Police forces must decide if Provos are terrorists or just ordinary criminals
Published 21/10/2015 | 00:00
After two months of raging controversy, with a fallout that included the destabilisation of Stormont, it all appears now to boil down to a question of definition.
What constitutes an army council or a military department in a former terrorist organisation that has officially ceased to operate?
When do senior Provisional IRA figures lose their titles, even though they still wield the power they enjoyed over their underlings and their terrified communities?
And at what stage in their lengthy careers can they be branded as ordinary criminals rather than terrorists or "politically motivated" activists?
After last month's police conference in Sligo on cross-border organised crime, Garda Commissioner Nóirín O'Sullivan insisted she was on the same page as PSNI Chief Constable George Hamilton in their assessments of the current status of the Provisional IRA.
The publication of the two assessments does support her view - albeit with some nuanced differences.
Ms O'Sullivan argues that while persons who had been linked with the Provisional army council continued to associate, there is no evidence of an army council meeting or functioning in this jurisdiction. She says there is evidence that a type of "residual leadership", committed to peaceful means, continues to exist.
The Northern assessment, based on intelligence from the PSNI and the British security agency, MI5, agrees that the IRA's leadership structures, including the army council, remain in existence in a reduced form.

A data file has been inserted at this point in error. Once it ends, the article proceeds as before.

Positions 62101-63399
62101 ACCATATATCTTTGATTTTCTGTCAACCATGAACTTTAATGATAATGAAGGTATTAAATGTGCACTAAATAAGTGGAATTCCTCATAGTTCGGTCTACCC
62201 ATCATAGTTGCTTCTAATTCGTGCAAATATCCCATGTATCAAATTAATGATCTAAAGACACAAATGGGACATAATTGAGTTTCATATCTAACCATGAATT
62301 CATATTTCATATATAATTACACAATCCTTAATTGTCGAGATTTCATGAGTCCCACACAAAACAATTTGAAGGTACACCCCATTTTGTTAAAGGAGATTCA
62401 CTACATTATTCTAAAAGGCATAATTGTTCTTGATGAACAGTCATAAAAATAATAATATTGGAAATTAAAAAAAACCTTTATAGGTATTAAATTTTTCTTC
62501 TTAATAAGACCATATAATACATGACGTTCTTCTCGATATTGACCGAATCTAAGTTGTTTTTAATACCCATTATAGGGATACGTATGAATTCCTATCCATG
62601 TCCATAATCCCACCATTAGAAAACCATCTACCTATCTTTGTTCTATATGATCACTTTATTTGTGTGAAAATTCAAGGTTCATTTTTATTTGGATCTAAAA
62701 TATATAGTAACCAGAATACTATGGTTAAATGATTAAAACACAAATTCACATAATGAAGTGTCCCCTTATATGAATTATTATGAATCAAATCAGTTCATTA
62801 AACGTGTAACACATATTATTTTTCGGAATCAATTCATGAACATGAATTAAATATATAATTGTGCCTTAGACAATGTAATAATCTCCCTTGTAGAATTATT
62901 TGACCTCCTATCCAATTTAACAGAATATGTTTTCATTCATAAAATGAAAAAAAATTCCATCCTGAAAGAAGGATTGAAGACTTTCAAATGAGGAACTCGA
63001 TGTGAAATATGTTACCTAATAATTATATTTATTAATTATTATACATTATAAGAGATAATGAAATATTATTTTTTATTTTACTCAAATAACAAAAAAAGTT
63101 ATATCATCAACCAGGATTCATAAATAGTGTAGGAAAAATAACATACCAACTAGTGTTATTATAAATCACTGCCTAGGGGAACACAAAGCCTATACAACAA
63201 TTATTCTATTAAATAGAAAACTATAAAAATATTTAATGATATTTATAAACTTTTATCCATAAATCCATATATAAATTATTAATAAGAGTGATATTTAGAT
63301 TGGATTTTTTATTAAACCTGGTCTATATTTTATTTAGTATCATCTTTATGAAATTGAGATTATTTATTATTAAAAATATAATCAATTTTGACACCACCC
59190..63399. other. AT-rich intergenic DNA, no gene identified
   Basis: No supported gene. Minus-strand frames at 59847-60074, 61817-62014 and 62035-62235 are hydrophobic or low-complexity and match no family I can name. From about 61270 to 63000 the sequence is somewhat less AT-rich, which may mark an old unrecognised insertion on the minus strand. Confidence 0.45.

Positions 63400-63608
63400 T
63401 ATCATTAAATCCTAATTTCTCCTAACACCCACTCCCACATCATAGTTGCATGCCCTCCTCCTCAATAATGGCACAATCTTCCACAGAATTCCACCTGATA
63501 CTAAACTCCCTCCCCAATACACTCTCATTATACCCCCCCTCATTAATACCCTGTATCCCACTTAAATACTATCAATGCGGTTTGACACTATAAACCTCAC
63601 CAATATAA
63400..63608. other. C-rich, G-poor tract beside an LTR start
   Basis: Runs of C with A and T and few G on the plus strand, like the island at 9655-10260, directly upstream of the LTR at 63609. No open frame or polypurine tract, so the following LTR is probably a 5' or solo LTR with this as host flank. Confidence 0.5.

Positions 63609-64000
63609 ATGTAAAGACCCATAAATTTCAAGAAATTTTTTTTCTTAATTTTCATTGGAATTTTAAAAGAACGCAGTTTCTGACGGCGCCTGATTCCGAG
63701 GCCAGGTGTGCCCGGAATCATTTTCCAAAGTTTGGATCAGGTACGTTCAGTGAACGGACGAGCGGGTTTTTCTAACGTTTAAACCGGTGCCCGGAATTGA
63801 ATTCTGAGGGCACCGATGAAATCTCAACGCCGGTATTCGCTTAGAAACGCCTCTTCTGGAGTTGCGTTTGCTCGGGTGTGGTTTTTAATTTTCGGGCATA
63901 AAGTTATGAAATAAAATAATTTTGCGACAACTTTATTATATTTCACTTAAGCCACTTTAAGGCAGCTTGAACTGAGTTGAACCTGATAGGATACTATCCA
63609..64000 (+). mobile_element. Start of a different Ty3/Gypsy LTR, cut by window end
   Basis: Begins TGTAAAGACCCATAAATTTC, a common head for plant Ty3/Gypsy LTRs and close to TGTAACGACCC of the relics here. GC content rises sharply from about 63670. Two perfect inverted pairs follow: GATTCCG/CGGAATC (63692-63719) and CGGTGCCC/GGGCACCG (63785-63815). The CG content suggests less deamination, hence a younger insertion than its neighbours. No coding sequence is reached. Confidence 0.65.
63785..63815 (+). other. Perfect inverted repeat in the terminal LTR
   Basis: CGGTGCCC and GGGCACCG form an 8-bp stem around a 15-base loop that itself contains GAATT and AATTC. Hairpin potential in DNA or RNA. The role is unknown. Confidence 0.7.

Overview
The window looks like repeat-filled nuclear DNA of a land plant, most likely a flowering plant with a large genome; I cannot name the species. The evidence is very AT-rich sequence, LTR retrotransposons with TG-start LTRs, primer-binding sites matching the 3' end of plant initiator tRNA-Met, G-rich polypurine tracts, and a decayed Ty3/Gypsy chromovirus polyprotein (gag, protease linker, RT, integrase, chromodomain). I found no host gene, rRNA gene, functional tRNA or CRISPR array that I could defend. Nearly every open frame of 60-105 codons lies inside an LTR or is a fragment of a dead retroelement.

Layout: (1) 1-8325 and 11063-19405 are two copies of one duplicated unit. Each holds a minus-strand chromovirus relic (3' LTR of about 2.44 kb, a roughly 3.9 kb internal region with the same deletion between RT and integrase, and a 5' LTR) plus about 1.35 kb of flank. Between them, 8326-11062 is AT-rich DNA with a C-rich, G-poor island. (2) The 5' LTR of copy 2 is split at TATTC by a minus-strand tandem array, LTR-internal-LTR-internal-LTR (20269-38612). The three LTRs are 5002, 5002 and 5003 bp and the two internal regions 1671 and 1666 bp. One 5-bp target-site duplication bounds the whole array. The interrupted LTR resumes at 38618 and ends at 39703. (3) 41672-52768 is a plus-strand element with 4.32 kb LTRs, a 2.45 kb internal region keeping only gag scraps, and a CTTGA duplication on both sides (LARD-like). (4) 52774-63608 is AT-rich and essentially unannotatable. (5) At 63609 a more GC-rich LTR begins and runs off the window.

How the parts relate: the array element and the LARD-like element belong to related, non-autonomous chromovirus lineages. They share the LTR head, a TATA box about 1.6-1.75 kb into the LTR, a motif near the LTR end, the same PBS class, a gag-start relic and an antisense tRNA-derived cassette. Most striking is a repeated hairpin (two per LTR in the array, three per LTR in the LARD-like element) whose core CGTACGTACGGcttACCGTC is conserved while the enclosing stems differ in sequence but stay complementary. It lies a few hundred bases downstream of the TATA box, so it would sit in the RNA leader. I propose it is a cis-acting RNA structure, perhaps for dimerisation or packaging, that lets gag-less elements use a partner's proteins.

But, worryingly, it reports that IRA members still hold the view the army council oversees the IRA and Sinn Fein "with an overarching strategy".
That strategy may have a wholly political focus, but it remains a serious cause for concern if controlled by people who still regard themselves as leaders of a paramilitary organisation.
The Garda Commissioner acknowledges that the issues surrounding the continued existence of the Provisional IRA are complex, and to say it exists without further clarification would mean very little and likely to be misleading.
But a similar argument applies to saying that the Provisional IRA and its military structures do not exist.
And that is what the commissioner said last February when she wrote that the Garda held no information or intelligence to support the assertion of 'Sunday Independent' journalist Jim Cusack that "the Provisional IRA still maintains its military structure and confines its criminal activities to fuel laundering, cigarette smuggling and counterfeiting".
It lacked the clarification and nuance that yesterday's report contained and, as a result, not only supplied Sinn Féin with a useful tool in its armoury for door-to-door canvassing - but also flatly contradicted Jim Cusack's opinion, which now turns out to be fully vindicated.
That tool has now been decommissioned by the two reports.